The Bluetick should have the appearance of a speedy and well-muscled hound. Although more strongly built than some other coonhounds, this breed should never be clumsy nor overly chunky in build. The legs are moderately angulated and well muscled, allowing for good speed, agility and endurance. The wide nostrils allow air and scent in, and the deep muzzle allows for more scenting receptor area. The coat is short and medium coarse, providing protection from brambles. In motion he carries his head and tail well up. The distinctive loud bawl allows the hunter to follow the dog from a distance and at night.
The Bluetick Coonhound’s early history is shared with the American English Coonhound. This breed’s forbearers were English hunting hounds that came to America during the seventeenth and eighteenth centuries. Among the early breeders was George Washington, who combined English foxhounds with French hounds. Continued crosses to the slow-trailing but resolute French Grand Bleu de Gascogne produced larger dogs with black ticking and, more importantly, a slower hunting style with better ability to follow old (“cold”) scent trails.
Much of the breed’s development took place in the Louisiana bayous and Tennessee Ozarks. The dogs were initially considered a subtype of English Coonhounds, which were recognized by the UKC in 1905. As the preference for English Coonhounds began to favor faster, hot-nosed dogs, breeders of the blue-ticked ones broke away from them, with UKC granting separate breed status in 1945. The Bluetick became a regular member of the AKC Hound Group in 2009. The breed has remained a favorite, with a reputation of staying on the toughest and most confusing trails and for persistence when treeing. When on the trail the Bluetick has a strong bawl.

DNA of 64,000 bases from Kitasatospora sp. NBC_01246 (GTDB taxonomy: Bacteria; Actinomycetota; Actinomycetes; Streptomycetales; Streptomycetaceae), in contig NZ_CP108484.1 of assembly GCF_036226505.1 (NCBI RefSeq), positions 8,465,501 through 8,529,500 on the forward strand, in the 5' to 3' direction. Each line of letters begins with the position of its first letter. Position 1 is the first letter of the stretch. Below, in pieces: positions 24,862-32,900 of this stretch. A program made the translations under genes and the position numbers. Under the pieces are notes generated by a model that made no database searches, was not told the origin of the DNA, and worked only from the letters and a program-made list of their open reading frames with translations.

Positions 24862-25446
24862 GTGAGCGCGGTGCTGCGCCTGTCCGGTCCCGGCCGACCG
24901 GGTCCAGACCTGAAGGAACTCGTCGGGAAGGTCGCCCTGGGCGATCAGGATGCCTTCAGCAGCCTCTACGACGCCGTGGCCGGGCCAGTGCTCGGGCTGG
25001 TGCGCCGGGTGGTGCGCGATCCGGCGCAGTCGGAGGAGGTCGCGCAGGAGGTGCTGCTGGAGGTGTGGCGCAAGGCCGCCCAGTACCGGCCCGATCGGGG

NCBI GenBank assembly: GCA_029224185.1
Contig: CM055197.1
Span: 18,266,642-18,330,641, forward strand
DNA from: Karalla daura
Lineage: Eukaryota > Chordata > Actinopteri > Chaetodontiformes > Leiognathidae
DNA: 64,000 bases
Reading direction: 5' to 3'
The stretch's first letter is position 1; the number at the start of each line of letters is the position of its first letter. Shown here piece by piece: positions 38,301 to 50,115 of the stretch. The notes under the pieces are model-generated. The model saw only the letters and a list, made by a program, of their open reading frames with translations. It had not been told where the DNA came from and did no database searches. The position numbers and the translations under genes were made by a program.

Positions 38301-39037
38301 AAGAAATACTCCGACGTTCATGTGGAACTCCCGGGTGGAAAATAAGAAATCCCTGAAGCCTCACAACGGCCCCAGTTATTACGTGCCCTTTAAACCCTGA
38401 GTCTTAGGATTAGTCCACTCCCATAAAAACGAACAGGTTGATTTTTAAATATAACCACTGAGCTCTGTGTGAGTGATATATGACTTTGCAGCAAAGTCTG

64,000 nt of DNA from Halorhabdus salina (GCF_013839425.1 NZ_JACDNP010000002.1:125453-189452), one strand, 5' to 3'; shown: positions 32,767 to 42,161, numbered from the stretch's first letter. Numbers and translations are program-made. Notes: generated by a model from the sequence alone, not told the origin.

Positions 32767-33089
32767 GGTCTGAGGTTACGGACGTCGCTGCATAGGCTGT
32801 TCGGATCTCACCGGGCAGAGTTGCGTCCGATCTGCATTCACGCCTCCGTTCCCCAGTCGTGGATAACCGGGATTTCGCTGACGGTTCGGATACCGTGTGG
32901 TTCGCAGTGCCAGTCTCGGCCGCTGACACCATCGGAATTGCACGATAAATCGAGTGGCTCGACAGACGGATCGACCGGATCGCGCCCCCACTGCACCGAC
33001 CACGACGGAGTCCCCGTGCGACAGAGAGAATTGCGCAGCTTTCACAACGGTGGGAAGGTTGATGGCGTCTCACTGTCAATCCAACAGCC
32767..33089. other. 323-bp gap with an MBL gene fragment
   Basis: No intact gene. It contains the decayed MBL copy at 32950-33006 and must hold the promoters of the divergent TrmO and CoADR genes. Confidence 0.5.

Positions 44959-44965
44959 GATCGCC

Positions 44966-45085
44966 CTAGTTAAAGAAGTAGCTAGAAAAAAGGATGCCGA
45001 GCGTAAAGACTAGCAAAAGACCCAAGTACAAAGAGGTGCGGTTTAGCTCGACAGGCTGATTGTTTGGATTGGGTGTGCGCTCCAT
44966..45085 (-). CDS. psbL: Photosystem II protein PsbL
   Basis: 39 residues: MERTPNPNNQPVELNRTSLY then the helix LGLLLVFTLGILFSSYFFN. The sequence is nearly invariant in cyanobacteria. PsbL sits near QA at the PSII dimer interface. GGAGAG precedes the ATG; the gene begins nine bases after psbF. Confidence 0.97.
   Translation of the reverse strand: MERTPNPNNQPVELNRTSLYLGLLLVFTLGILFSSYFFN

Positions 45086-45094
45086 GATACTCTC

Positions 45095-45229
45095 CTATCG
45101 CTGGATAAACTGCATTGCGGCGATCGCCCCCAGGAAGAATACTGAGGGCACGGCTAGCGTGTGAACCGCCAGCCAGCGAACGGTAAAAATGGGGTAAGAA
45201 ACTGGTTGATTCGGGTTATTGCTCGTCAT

Friendly, adventurous, independent, and strong-willed, the Bluetick is a generally laid-back but not overly obedient companion. Notorious counter surfers and escape artists, they like to follow their nose to food or quarry—and will pretend to be deaf to pleas to stop. Their easy going nature makes them a friend to all, enjoying the company of strangers, other dogs, and even other animals (if raised with them). They enjoy baying—loudly— when excited.
The Bluetick is happiest in the woods following a challenging trail. Even suburban Blueticks should have the chance to follow scent trails and to take in new scents regularly. More of an endurance runner than sprinter, the Bluetick needs a long walk or jog daily. The Bluetick is calm indoors as long as he gets a daily outing. Food must be kept well out of reach. Coat care consists of occasional brushing.